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-   -   Easy way to reseal (?) wood floors? (http://www.diychatroom.com/f5/easy-way-reseal-wood-floors-69623/)

boinsie 04-22-2010 09:23 PM

Easy way to reseal (?) wood floors?
 
I have a pretty novice question that I was hoping someone would be able to help me with. My husband and I been renting an old Victorian house for the last 5 years, and haven't heard a peep from the landlord since a month or two after moving in. We just deposit the rent into his bank account--it's great! However, we're both young and neither of us had ever lived in a home with wood flooring, so we really had no idea how to take care of it. Though the floors are fine in the bedroom and hallway (a few scratches here and there from the dog and/or moving furniture, but nothing serious), the livingroom/diningroom floor has definitely suffered, and were not sure what steps we should take to protect it from future abuse. To us, it looks as though whatever varnish/sealant/wax that was originally on the dining floors has mostly worn away in spots. We would like to reapply some sort of a sealant, but we rent, so we definitely don't want to go through the efforts for a "real" sealing, but is there a product out there that we can just apply to the flooring to make it more water-proof, and then maybe just put some area rugs over it? There's definitely some hair/dirt/pine needles caught under the sealing (or whatever) in the bedroom, so I don't think that my landlord is particularly picky about how super-properly the job is done. We're just somewhat fearful of spilling grape juice one of these days and ruining the whole floor. :eek:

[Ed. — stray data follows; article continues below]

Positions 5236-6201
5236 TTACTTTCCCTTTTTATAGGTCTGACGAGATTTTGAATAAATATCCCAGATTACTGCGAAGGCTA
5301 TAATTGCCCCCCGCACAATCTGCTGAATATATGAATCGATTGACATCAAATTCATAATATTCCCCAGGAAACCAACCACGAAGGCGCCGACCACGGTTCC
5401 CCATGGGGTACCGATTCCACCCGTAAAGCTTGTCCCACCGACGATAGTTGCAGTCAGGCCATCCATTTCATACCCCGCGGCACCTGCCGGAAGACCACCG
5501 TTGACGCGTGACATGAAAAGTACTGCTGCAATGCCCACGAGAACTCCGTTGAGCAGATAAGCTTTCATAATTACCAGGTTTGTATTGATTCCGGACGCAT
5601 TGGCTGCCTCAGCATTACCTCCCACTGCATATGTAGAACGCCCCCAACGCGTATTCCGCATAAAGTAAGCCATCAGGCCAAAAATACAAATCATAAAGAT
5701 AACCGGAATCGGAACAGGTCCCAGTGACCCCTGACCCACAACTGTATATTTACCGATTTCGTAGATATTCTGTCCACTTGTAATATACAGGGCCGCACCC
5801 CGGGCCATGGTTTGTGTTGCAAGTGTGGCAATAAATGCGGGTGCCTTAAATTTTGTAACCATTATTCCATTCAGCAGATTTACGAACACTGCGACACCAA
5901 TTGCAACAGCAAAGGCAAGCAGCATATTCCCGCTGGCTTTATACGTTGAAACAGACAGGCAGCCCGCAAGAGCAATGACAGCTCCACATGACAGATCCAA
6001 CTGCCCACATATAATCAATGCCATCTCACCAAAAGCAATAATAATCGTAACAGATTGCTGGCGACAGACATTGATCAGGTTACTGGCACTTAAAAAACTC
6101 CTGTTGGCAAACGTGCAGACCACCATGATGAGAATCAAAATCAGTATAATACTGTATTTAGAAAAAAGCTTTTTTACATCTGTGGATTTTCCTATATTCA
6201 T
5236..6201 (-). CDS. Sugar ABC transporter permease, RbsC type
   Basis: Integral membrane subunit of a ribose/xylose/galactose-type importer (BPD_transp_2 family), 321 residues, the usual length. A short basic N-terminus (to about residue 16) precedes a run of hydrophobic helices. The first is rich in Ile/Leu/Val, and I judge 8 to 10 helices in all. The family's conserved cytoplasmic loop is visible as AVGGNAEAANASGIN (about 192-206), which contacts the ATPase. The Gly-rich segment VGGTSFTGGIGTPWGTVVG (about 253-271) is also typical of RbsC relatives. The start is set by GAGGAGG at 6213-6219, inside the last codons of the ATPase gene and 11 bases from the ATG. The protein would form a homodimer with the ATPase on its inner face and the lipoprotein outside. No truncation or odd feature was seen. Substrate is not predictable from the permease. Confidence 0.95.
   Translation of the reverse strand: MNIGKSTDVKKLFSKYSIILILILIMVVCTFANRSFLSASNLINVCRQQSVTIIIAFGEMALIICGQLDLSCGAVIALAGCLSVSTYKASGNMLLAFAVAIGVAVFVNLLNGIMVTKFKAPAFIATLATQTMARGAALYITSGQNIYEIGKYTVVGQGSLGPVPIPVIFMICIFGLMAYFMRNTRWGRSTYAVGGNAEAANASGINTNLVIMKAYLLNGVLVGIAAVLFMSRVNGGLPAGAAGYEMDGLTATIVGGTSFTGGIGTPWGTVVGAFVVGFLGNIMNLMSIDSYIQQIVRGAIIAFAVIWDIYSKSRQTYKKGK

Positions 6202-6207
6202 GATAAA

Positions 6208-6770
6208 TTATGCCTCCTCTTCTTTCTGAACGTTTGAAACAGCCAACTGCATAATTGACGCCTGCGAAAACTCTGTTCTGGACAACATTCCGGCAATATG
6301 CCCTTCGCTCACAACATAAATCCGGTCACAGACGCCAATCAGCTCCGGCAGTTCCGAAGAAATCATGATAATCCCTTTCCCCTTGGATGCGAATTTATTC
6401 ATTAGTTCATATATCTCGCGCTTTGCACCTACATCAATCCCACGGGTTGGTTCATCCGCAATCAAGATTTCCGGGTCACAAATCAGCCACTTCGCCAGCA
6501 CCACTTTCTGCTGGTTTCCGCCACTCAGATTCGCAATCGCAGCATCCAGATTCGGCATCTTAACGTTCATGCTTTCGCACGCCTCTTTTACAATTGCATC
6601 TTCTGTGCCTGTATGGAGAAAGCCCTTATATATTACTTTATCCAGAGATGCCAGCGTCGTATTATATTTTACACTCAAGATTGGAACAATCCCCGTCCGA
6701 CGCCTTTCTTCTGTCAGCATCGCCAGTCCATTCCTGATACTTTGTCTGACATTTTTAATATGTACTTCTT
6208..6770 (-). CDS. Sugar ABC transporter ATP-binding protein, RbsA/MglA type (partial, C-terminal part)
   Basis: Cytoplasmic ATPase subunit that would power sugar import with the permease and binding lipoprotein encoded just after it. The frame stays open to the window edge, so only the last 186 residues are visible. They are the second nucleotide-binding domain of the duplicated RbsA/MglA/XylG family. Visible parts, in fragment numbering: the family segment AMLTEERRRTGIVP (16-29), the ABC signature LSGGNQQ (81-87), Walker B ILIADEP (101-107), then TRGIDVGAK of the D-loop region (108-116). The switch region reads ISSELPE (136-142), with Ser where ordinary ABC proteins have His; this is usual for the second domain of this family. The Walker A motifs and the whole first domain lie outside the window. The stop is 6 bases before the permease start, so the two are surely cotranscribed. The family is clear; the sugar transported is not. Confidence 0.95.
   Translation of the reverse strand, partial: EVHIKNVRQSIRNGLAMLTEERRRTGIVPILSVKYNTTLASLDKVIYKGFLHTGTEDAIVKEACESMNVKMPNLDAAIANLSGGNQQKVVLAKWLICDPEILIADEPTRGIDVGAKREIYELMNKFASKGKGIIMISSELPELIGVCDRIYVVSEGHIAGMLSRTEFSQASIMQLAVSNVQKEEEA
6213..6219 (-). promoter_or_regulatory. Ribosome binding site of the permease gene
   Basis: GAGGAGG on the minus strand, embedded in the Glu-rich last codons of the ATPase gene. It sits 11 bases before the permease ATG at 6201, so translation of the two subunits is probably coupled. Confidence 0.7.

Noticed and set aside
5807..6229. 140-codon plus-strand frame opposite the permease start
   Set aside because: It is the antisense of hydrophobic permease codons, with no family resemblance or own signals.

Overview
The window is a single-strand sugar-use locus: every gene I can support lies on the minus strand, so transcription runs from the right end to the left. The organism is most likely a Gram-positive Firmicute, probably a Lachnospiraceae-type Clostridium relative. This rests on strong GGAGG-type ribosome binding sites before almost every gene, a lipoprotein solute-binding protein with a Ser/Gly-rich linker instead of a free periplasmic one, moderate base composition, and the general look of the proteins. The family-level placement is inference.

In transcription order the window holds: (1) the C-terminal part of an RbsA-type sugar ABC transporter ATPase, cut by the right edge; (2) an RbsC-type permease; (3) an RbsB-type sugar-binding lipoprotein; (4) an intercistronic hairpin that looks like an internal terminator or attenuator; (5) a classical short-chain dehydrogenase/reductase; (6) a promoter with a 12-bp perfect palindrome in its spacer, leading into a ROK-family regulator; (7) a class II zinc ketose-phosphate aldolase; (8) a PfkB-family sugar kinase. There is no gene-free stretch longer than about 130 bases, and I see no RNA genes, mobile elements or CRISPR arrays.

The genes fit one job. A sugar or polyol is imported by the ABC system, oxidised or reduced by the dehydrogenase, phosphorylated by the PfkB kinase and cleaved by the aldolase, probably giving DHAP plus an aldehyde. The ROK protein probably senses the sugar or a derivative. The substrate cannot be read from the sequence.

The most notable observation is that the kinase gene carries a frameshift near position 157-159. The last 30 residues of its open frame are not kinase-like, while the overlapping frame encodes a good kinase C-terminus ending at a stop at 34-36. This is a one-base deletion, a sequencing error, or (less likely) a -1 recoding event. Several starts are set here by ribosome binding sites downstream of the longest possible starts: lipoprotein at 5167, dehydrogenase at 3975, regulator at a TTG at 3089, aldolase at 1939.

Oh, by the way--I don't know what the original sealant is. Is there an easy way to find out?

Thanks so much in advance~ :thumbup:

rcuerrier 04-23-2010 09:13 AM

If it's an old house, as you've suggested, and the floor is original the finish could be anything (wax, oil, urethane.)

There are some tale-tell signs that might help determine what you're dealing with, but it may be advisable to either call the landlord to see if they know or to call in a professional to help make that call.

If it's an oil or wax finish the job shouldn't be too bad, lots of work but not necessarily a big expense. If it a urethane floor you may be into some refinishing work and will spend a bit more.

Defer this one to a pro (at least to find out what you're dealing with!):thumbsup:

Russman 04-25-2010 10:03 AM

Home Depot
 
Home Depot has a new product"As seen on TV" that you can apply right over your hardwood flooring. You need to confirm that it is a eurathane finish(not wax). Usually if it shines in corner that not walked on, you are ok. Will bring up new finish...cost I think around 21 bucks.

rcuerrier 04-26-2010 08:52 AM

Quote:

Originally Posted by Russman (Post 433262)
Home Depot has a new product"As seen on TV" that you can apply right over your hardwood flooring. You need to confirm that it is a eurathane finish(not wax). Usually if it shines in corner that not walked on, you are ok. Will bring up new finish...cost I think around 21 bucks.


Russman, have you seen this product work? I've had a few customers come in because they bought a product similar to what you're describing from HD and we're now looking for someone to refinish the whole thing (weren't happy with the end result.)

Let me know! It's likely an application error on their part, but not being familiar with the product it's hard for me to comment on it apart from what I've been told.


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